A Japanese city devastated by the 2011 tsunami disaster remains mystified more than two weeks after receiving anonymous gifts of gold bars worth more than US$300,000.
A fish market in Ishinomaki, about 350km northeast of Tokyo, received a parcel containing gold bars weighing a total of 2kg earlier this month, about a month ahead of the disaster’s second anniversary on March 11.
Kunio Sunow, president of the Ishinomaki Fish Market which was destroyed in the disaster, said he casually opened the mystery parcel addressed to him.
“I was stunned because ... in there was 24 carat gold in two plates,” he said yesterday.
“We don’t have to identify this person of goodwill ... but we want to let them know we are grateful. If possible, I want to invite him or her to the completion of a new market” set for early 2015, he added.
More gold bars were sent to other area organizations. They were mailed from Nagano, northwest of Tokyo, in packages which contained only the word “assistance” on the inside.
“We couldn’t be more grateful,” said Seitaro Omori, who is employed by Manbow, a public-private company helping rebuild Ishinomaki.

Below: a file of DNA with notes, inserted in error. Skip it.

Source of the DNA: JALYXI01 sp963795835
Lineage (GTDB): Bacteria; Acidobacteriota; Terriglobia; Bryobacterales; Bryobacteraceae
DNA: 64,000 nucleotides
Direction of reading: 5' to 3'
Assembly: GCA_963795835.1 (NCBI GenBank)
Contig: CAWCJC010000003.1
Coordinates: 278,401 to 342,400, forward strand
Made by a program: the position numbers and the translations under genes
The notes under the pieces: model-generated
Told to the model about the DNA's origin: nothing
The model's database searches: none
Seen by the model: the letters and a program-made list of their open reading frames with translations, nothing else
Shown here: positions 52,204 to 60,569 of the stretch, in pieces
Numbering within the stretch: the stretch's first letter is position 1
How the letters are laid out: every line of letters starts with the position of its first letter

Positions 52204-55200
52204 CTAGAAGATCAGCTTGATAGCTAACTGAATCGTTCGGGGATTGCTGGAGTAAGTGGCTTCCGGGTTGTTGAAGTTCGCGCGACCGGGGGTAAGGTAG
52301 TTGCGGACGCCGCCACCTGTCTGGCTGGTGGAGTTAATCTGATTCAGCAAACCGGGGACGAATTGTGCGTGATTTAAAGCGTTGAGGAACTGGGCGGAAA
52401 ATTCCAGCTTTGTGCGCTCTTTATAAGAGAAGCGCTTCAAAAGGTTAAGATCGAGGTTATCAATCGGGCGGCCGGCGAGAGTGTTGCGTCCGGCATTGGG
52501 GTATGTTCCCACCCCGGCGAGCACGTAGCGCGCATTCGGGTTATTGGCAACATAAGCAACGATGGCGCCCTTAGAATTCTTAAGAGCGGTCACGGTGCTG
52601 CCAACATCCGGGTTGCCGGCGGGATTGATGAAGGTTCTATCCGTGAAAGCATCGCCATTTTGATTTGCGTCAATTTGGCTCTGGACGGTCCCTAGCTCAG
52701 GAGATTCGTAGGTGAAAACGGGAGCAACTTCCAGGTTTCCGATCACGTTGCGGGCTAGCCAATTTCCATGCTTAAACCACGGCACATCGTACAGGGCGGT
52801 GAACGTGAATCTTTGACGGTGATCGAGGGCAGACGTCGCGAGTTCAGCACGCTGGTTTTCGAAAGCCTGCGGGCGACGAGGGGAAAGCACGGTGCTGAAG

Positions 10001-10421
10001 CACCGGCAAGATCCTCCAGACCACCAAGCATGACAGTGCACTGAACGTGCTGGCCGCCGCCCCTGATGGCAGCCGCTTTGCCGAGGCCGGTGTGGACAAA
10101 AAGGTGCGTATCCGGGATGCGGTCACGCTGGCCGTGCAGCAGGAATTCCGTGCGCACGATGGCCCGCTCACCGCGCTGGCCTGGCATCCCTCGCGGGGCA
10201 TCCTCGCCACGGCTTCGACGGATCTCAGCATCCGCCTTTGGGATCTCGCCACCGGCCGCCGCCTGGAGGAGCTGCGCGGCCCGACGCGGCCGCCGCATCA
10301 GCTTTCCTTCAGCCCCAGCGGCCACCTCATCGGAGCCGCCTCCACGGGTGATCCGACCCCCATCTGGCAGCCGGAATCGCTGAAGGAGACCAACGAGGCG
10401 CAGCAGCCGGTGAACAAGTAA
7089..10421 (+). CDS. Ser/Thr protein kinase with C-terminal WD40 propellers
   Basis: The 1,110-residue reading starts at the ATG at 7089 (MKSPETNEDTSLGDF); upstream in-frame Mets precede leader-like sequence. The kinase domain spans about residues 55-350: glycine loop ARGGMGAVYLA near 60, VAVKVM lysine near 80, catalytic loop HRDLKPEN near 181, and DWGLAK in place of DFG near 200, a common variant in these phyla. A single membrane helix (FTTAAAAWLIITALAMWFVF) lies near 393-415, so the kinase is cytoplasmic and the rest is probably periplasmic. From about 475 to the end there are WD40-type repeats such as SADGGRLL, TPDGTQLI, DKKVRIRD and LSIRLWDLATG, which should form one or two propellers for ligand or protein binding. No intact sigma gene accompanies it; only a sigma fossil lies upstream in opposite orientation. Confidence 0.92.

Omori said handwriting on all the parcels appeared to be the same, suggesting one good Samaritan was behind the gifts. Some of the bars were wrapped in pages from a health magazine for seniors, he added.
Over at the Ishinomaki Revival Support Network, the shiny gift sparked disbelief.
“I opened the mail half-worried because it was heavy ... and then everybody in the room said: ‘Wow!’” said Yoshie Kaneko, who heads the non-profit group.
Ishinomaki was devastated by the magnitude 9 earthquake and massive tsunami it generated on March 11, 2011.
The disaster killed nearly 19,000 people, including more than 3,000 in Ishinomaki, and sparked the world’s worst nuclear accident in a generation.